I wish I could start a vendetta against the Marketing Cryptospeak that is so prevalent in the software industry. You know... those meaningless, boilerplate-ish, hyper-generic, jargon-oozing, designed-by-committee, ridiculously cryptic descriptions of what a product (or company) supposedly does? Those nonsense-filled sentences that leave readers so confused about what type of product this actually is (is it a toaster? a really cool foam hand? or project management software?) that they simultaneously hold their noses and reach for the dictionary?
Microsoft Office SharePoint Server 2007 is an integrated suite of server capabilities that can help improve organizational effectiveness by providing comprehensive content management and enterprise search, accelerating shared business processes, and facilitating information-sharing across boundaries for better business insight. Additionally, this collaboration and content management server provides IT professionals and developers with the platform and tools they need for server administration, application extensibility, and interoperability.
Huh? I don't get it.
Or what about this one?
Oracle Fusion Applications leverage industry standards and technologies to transform organizations into next-generation enterprises. Oracle Fusion Applications are service-enabled, enterprise applications that can be easily integrated into a service-oriented architecture and made available as software as a service.
Let me get this straight, if I integrate these Fusion applications into my service-oriented-architecture, my company will transform into a "next-generation enterprise." ???? WHAT. DOES. THAT. EVEN. MEAN?
Contrast these Crypto-Descriptions with the following Good Description that clearly states what the product is, what it does, and the benefits -- all free of jargon and blah-blah:
Trusted by millions, Basecamp is the leading web-based project collaboration tool. Share files, meet deadlines, assign tasks, centralize feedback, make clients smile.
Alas, Crypto-Descriptions are much more common than Good Descriptions. Thing is, no doubt the Marketing folks for these companies think these Crypto-Descriptions are as close to "Good Descriptions" as they can make them, given their company's internal politics. It probably wasn't for lack of trying; in fact aach of these Crypto-Descriptions probably took weeks, if not months, to create, and were born from some kind of all-inclusive, cross-functional, meeting-laden "product positioning" process. And some Crypto-Descriptions even appear to follow that Geoffrey-Moore-approved Positioning Statement format (which, by the way, was never intended for external communication, but I digresses).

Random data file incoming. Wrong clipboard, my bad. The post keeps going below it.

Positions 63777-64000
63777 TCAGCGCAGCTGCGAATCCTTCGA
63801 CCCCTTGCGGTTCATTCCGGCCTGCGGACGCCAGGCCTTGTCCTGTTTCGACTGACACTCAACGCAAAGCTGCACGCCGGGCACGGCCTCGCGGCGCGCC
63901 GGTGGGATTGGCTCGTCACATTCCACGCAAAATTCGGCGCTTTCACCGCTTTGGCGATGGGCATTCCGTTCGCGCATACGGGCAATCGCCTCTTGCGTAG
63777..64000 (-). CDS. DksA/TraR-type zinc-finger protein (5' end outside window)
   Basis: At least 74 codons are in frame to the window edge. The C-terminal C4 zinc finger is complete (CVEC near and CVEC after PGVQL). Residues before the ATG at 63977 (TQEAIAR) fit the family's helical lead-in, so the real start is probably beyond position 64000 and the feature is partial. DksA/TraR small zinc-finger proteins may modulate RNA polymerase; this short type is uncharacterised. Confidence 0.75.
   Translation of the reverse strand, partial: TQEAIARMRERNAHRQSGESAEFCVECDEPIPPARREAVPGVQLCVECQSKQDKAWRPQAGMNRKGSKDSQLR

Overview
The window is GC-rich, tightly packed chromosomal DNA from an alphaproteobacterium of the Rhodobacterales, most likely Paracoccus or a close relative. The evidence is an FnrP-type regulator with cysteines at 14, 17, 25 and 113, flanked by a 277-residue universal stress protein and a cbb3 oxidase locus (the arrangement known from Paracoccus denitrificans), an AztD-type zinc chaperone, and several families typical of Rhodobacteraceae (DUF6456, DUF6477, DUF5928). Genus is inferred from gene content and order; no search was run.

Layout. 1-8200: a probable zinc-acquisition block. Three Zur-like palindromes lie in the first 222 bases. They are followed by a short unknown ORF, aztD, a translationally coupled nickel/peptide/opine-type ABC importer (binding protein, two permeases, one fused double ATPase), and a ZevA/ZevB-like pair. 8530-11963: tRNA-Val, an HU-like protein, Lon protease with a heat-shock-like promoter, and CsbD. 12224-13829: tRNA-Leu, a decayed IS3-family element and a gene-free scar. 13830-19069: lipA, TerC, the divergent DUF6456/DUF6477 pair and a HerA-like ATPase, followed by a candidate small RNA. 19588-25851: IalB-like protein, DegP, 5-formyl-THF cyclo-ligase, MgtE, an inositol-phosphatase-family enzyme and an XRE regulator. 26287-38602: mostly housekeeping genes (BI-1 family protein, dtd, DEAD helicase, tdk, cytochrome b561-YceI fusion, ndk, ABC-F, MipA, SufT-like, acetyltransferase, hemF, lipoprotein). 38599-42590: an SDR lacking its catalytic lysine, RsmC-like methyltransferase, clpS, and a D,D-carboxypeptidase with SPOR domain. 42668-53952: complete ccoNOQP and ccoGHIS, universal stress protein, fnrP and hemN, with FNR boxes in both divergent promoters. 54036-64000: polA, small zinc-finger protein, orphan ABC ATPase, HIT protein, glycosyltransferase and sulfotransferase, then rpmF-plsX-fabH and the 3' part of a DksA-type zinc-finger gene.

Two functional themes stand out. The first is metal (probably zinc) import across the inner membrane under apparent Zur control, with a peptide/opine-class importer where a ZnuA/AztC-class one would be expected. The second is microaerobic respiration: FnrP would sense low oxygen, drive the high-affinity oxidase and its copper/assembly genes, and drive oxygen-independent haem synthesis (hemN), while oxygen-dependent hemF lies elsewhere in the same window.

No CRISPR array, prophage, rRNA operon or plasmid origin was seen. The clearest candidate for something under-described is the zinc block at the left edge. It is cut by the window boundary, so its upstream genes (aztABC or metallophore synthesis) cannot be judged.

So, in theory, these Crypto-Descriptions should rock -- they were designed collaboratively and follow the structure of the industry "gold standard" for positioning statements. But they stink. Even I can smell their foulness, and my nose has no nerve endings left after years of changing diapers.
So what's the issue? How did this happen?
Lack of Courage at the top, that's how. At too many companies, the leaders are afraid to clearly state "we do X" when "Y" is the hot, new thing all the prospects are asking for and Gartner/Forrester is writing about. The leadership of these companies mistakenly think that if they slap on a wig, lipstick, and a nice dress on their tired old pig of a product that everyone will be fooled, the product will rank in the "leader quadrant", and money will just start rolling in the door.
In effect, to attract the minuscule "Stupid Buyer" segment who are 1) dazzled by bright, shiny objects, 2) write big checks on whims, and 3) need drool cups, these leaders of these companies opt to ALIENATE their core target market -- those buyers that actually HAVE the problem this product solves -- by obfuscating what the product actually does and is good at.
Sounds like a great marketing strategy.